Review: Rabbit Hole


Written by Elsa Klein

Rabbit Hole, directed by Emma Gylling Mortensen, was a delicate tragedy—a soft performance that just about broke the audiences’ hearts. 

The story opens on an argument between two sisters in a simple American kitchen. As Becca (played by Sarah Chamberlain) folds boys clothing, Izzy (played by Katherine Somerby) brags about punching another woman in a bar and then discloses that she is pregnant. A passive but very pointed debate ensues about responsibility, choice, and honesty. These kind of arguments—beginning small about simple things and ending in shouting matches about very big issues—mark the centre of each relationship in the play. Each scene seems to twist a typical, monotonous conversation into an intense and emotional argument about grief.

Becca and her husband Howie (played by Guy Harvey) grapple with the death of their four-year-old son Danny, who eight months ago was tragically hit by a car. While Howie depends on the support of group therapy, Becca refuses to go. While Becca needs to clean the house of Danny’s things and move away, Howie can’t let go of these reminders. Becca and Izzy’s mother, Nat (played by Rachel Augustine) adds another element, as she continues to grieve for her son who took his life eleven years ago—and can’t seem to stop comparing her experience losing a son to her daughter’s. The last relationship explored is between Becca and Jason (played by Martin Caforio), the high school senior who was driving the car that killed Danny.

Dealing with such a heavy script can be incredibly difficult, however director Mortensen and the entire cast and crew solidified an honest and heartfelt performance. They created a brilliant balance between the humour of familial banter—the annoyances of a difficult mother, the daily quarrels over what to get a sister for her birthday—and the deeply cutting weight of emotional trauma. There was a paradoxical tone throughout the play that allowed it to feel real, believable, and even at times comedic. Home-baked goods—demonstrating Becca’s maternal and nurturing spirit—were always presented right before a particularly intense conversation or argument. A comedic quip from Izzy always brought a moment of comedic relief after too much tension.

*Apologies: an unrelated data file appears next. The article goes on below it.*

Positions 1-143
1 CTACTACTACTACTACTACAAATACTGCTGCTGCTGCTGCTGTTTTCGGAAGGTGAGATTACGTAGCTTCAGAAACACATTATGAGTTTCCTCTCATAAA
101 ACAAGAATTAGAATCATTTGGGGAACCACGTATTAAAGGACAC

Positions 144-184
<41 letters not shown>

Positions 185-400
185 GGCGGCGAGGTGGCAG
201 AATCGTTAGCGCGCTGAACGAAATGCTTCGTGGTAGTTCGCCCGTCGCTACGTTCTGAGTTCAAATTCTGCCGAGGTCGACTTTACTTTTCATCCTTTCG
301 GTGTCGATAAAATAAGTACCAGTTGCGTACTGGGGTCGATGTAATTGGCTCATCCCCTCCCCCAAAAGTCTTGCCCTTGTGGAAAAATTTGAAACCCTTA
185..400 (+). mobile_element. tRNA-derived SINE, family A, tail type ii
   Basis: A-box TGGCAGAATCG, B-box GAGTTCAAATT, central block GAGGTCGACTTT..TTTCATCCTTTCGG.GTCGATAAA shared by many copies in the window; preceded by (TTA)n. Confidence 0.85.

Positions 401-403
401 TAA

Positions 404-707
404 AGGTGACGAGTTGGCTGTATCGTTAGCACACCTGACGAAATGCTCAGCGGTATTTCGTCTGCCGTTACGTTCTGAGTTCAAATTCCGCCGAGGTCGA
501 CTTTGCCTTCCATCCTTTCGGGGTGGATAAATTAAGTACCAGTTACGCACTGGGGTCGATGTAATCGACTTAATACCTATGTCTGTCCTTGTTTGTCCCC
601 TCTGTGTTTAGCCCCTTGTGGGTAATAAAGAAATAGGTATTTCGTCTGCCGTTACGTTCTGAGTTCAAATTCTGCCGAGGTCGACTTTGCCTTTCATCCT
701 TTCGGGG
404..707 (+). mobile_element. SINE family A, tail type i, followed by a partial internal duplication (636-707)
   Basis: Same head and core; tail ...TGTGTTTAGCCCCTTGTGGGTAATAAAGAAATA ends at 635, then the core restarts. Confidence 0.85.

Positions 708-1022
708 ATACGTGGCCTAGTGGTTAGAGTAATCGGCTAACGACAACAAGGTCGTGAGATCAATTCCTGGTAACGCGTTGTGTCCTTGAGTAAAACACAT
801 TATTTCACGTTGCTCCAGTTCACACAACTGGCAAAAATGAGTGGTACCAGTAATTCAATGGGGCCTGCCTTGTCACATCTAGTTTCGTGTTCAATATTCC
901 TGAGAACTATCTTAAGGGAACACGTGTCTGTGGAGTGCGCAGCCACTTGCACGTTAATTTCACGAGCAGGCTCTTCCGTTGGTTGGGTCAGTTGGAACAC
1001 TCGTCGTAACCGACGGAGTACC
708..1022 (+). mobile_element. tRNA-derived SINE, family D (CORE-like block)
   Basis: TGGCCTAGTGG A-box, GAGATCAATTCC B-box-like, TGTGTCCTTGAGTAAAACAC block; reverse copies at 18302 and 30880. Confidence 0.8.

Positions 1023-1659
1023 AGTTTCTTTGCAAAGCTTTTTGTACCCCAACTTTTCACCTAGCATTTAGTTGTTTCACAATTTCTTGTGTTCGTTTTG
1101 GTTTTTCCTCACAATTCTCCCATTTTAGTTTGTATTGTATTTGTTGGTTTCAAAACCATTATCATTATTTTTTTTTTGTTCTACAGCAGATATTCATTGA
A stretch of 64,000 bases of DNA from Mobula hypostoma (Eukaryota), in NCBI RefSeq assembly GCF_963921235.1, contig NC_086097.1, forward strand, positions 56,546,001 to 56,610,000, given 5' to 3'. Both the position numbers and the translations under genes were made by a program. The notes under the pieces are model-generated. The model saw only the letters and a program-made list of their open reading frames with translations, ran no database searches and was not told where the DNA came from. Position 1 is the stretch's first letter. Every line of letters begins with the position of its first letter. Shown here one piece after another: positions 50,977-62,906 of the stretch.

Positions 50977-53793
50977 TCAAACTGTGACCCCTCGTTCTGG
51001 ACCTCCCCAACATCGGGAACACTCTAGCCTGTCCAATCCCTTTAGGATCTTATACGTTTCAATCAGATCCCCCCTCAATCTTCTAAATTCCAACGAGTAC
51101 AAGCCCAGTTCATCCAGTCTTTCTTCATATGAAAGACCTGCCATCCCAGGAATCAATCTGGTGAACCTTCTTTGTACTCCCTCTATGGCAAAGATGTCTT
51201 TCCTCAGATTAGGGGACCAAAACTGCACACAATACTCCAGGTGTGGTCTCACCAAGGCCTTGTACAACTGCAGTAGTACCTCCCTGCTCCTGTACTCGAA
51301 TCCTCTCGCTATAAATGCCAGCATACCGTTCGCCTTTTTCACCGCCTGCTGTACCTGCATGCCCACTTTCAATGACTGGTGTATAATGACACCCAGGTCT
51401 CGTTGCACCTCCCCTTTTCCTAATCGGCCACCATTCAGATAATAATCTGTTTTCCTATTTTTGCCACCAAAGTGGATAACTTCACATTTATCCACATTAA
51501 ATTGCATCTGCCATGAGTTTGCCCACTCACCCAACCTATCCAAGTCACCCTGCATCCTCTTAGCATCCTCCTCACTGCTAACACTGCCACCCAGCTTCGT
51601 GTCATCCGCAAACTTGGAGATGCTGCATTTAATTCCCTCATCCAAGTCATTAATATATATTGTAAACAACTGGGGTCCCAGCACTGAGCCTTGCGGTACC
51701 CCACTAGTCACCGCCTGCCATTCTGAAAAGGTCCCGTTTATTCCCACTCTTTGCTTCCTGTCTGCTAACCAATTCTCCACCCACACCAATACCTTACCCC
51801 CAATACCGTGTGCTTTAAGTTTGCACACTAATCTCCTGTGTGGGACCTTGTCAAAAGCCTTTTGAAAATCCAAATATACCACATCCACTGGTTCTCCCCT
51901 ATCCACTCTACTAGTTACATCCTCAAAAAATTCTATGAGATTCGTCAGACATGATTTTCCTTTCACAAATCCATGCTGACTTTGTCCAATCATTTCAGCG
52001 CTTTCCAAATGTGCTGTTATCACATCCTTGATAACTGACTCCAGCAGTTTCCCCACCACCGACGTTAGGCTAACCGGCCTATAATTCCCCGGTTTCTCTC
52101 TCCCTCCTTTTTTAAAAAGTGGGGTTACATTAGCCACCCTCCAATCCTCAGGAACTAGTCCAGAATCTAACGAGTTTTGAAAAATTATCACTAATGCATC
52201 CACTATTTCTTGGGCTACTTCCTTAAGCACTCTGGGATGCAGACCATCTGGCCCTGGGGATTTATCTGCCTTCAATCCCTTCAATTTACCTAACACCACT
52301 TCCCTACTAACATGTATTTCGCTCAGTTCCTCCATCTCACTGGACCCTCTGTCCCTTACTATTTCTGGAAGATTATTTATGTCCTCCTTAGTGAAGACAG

To be truly commended is actor Somerby for a brilliant and compelling portrayal of Izzy. Another special highlight includes the sound and music design (by Paul Lancaster), making transitions between scenes add to the tone of the play.

It’s clear that the cast and crew of Rabbit Hole have been wholly consumed with the relationships between Becca, Howie, Izzy, Nat, and Jason. There was—across the board, through every aspect on stage and off—a commitment to telling this story, and a respect for the seriousness of its themes. Though an exhausting and heavy play, the performance was compelling and did justice to a truly beautiful script.

ST.ART Magazine